Living like this isn’t sustainable long term, we will need to figure out a way to give more responsibility to individuals to decide what risks they are/are not okay taking. I don’t know if we’re there yet…but…we’re going to have to figure it out if we don’t meet that magic threshold.

      • I’m in Clark County, where an outbreak just happened at a rate of about 23 per 10,000 (the plant that caused this actually caused it–the county found numerous safety violations), and the health department STILL met the criteria. Moved in to quarantine, test, quarantine more, and keep the hospital virtually unaffected, and we’re STILL closed, and now are closed indefinitely. The goal never was about making sure hospitals don’t get overrun. If that was the case, then Clark County has done that (and the hospital ere was never overrun at the worst of it), and has shown that the infection rate can be higher than 1 in 10,000 (saying 10 in 100,000 sounds better, but that’s 1 in 10,000) and still be contained within 24 hours.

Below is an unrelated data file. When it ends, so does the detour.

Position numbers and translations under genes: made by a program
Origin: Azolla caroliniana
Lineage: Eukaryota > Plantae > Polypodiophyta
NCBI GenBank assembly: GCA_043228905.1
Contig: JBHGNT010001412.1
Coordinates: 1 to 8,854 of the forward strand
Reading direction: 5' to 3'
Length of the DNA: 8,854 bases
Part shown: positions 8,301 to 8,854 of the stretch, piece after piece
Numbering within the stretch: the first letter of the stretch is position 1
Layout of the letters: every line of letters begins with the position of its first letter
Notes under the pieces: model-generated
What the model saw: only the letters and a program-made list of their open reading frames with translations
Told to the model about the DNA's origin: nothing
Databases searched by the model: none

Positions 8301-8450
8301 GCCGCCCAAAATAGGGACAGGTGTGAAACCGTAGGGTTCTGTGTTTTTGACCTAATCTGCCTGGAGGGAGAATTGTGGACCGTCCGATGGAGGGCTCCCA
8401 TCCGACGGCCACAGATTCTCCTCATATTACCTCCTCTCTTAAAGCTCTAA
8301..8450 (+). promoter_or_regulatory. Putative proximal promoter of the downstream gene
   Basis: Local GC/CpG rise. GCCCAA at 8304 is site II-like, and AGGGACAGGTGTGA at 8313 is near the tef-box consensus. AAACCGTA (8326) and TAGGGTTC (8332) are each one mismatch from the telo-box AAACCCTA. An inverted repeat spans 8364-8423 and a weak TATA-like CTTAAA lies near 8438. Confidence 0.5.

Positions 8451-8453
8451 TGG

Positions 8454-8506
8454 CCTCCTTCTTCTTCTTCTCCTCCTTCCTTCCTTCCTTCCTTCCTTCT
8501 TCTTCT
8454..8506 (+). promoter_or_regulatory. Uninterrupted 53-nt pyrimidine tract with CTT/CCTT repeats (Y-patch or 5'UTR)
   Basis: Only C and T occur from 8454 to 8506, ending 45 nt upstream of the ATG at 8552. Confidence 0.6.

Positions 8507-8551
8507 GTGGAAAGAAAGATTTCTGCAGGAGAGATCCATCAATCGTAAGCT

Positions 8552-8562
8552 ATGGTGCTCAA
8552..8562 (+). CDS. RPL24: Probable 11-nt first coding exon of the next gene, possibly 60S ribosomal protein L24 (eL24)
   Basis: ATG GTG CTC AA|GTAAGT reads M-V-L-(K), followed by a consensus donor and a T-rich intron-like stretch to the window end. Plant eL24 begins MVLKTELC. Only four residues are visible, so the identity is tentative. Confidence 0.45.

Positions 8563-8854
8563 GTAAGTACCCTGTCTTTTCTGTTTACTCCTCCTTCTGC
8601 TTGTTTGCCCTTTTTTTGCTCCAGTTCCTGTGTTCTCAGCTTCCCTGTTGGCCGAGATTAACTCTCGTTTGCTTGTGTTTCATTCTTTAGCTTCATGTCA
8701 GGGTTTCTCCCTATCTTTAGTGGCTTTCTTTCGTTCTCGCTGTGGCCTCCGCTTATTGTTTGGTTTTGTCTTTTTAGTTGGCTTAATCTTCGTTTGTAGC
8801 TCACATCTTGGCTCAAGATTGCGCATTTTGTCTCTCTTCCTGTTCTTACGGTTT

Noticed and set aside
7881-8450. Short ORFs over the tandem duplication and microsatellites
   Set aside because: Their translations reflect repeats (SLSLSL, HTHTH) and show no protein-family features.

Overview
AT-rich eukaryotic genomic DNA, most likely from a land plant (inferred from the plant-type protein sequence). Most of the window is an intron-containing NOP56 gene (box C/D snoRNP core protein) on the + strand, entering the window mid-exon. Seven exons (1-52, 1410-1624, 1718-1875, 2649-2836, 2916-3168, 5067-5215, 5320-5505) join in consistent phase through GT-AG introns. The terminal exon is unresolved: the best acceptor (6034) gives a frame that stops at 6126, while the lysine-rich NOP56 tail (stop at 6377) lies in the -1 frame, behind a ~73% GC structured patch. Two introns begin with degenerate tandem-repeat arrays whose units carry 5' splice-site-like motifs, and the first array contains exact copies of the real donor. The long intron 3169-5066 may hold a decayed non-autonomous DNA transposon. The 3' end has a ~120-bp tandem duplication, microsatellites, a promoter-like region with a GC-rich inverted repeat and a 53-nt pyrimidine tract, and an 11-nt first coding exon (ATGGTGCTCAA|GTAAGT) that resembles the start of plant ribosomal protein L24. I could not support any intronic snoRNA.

I think that extremely strict and absurdly low number is thanks to Inslee and Trump being in a p*ssing match. Trump said to open everything right away several weeks ago, and since he and Inslee are on bad terms, it’s like Inslee decided to go the exact opposite and drag it out as long as possible, and that 10 number was probably the smallest he could get away with. Trump clearly didn’t care about anyone in the country when he had PPE confiscated from hospitals, forcing some to hide their stash and have guards protect it, and Inslee clearly doesn’t care about is now. When that eviction freeze ends, there’s going to be an avalanche of newly-homeless. Then the real pain will start, and Inslee will have a lot of responsibility. I used to like the guy, and now I want him out of office.